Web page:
Scientists observed due protocols for safety, field research
Institute for Agricultural Research, Samaru, an affiliate of Ahmadu Bello University, Zaria, has refuted an allegation that the newly approved TELA maize variety was rejected in Kenya and the United States of America.
Health of Mother Earth Foundation (HOMEF), one of the opponents of genetically modified crops, had raised the allegation of rejection in the two countries, condemning the Federal Government for approving it.
The Director of HOMEF, Nnimmo Bassey, had said the maize variety was rejected in the countries due to its inability to withstand drought.
Bassey said this during training on ‘Agroecology as a Viable Solution to Climate and Food Crises’ in Abuja recently.
He had argued that the only drought-tolerant crop is the indigenous maize crop grown in the environment.
Bassey had said: “The politics of GMO is about who controls the market, it is not about feeding the people. Africa is not as populated as it has been peddled by the developed nations. The truth is that our farmers can feed us and they have been feeding us. What they need is basic extension support from the government,” he said.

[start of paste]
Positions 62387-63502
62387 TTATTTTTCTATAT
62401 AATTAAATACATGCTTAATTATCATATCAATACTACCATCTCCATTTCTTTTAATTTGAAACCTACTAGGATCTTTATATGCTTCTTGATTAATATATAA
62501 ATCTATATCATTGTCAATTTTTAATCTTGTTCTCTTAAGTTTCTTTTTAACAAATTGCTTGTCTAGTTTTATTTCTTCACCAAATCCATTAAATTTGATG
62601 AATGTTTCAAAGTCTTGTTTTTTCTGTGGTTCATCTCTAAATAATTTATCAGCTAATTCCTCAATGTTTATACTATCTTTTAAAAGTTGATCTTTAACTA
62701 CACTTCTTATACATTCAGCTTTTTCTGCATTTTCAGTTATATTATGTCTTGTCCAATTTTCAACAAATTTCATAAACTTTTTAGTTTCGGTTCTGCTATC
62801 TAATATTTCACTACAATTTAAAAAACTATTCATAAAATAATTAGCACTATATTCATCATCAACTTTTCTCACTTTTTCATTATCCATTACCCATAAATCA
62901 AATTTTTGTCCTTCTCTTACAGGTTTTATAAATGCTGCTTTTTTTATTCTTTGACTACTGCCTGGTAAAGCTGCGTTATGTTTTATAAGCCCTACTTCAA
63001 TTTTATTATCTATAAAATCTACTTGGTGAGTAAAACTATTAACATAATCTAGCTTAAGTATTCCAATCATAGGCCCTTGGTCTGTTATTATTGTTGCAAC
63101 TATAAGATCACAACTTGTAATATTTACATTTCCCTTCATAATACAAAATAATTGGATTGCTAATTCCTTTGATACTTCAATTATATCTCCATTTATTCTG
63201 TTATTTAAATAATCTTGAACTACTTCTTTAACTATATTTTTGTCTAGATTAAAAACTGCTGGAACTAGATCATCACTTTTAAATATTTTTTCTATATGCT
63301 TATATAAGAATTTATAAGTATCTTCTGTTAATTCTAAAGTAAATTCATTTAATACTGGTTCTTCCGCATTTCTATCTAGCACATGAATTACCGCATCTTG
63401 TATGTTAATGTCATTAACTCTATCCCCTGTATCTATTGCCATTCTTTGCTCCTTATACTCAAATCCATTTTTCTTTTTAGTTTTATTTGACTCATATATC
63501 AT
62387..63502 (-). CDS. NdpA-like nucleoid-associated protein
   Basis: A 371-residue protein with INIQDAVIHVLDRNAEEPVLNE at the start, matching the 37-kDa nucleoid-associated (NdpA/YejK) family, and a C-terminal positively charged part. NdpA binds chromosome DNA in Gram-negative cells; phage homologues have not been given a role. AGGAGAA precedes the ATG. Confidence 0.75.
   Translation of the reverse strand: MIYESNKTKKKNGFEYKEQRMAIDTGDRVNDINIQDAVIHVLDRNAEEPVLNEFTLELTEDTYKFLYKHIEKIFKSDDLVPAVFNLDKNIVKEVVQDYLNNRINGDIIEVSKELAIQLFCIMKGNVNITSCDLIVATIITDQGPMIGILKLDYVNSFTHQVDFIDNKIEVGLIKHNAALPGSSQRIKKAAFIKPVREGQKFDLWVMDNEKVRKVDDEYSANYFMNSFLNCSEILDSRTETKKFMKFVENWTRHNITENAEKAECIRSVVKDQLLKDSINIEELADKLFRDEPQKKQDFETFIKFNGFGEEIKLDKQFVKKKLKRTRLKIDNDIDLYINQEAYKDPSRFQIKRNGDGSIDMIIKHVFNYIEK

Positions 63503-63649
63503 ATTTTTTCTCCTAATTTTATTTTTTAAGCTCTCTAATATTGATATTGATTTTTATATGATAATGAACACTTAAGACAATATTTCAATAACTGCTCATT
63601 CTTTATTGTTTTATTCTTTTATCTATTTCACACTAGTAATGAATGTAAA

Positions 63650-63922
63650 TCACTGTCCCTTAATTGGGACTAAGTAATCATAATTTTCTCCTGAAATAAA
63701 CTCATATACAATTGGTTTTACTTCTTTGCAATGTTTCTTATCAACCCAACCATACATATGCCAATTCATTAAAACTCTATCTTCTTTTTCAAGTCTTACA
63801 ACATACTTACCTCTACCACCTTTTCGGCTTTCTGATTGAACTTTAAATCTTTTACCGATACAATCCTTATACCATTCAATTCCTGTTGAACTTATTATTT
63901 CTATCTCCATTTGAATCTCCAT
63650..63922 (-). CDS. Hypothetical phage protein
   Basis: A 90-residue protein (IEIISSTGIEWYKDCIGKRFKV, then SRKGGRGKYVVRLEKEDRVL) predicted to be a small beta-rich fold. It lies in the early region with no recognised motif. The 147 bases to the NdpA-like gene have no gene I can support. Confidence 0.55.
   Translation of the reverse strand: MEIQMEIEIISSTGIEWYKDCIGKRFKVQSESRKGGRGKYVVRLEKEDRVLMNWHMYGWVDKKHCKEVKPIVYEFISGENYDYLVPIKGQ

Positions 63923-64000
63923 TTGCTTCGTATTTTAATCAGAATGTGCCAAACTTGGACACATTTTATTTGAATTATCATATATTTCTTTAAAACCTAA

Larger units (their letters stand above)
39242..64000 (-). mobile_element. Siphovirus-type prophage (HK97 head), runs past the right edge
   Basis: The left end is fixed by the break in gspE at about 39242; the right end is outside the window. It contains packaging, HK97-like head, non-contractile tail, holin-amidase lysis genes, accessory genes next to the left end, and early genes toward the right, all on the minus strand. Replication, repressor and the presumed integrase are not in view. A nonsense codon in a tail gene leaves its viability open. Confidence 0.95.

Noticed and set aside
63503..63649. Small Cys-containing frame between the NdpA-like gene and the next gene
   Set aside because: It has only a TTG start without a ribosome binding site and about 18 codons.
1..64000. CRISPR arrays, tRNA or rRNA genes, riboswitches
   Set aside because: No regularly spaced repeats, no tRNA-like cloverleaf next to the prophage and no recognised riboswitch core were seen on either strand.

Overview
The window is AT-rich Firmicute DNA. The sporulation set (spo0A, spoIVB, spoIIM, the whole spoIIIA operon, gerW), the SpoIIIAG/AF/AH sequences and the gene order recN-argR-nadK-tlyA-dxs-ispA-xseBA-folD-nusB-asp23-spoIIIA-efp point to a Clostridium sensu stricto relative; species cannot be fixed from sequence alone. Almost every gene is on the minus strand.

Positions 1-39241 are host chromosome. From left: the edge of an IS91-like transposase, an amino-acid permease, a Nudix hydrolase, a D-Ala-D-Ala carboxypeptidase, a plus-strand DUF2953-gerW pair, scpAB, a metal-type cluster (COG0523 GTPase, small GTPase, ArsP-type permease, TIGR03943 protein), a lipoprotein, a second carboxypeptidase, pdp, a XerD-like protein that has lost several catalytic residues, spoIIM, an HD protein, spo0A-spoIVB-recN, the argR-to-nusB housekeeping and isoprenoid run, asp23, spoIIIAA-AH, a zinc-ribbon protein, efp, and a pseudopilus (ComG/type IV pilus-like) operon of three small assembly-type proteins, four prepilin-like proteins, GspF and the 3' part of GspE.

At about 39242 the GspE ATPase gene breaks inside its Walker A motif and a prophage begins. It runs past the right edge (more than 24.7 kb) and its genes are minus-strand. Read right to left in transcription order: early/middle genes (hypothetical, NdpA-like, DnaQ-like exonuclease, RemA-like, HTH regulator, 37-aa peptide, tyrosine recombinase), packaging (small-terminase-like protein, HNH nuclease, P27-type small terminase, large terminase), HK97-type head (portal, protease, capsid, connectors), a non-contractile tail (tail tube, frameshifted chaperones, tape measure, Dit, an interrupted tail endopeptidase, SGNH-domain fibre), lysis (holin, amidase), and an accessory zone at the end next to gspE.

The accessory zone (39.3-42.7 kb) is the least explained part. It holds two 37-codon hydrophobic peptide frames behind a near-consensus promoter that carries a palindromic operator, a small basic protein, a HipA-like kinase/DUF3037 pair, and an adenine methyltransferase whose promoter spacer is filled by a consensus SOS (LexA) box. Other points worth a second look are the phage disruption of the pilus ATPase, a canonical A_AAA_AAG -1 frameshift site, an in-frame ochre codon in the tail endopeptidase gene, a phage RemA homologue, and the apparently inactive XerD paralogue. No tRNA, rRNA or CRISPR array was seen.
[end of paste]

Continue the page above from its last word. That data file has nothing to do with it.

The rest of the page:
HOWEVER, in a rejoinder sent to The Guardian by IAR, signed by Deputy Director, IAR, Prof. Ado A. Yusuf, the institute said: “That Kenya, which is being referenced in the article as having rejected TELA maize, is yet to make the final decision following successful trials and favorable government decisions at all stages of development.”
The institute added that “To say that it was rejected in Kenya but accepted in Nigeria brings negative connotations and insinuations that are misplaced and which we take exception to.”
Prof Yusuf also argued that in the United States, over 70 per cent of maize cultivated and consumed is Bt varieties.
“That the Institute for Agricultural Research (IAR), Ahmadu Bello University, Zaria, is a reputable institution that has developed and released numerous improved varieties of crops and other technologies for the benefit of farmers and consumers in the country.
“With over 99 years in research and development, IAR has earned a global reputation of being a leading agricultural research hub. Over the years, the institute has worked for the improvement of agriculture in Nigeria, especially with regard to crops.
“In this regard, the IAR scientists observed the scientific protocols outlined in our laws to ascertain the safety and relevance of the laboratory and field research that gave rise to the new variety of maize. To suggest otherwise is unwelcome and the motives questionable.’’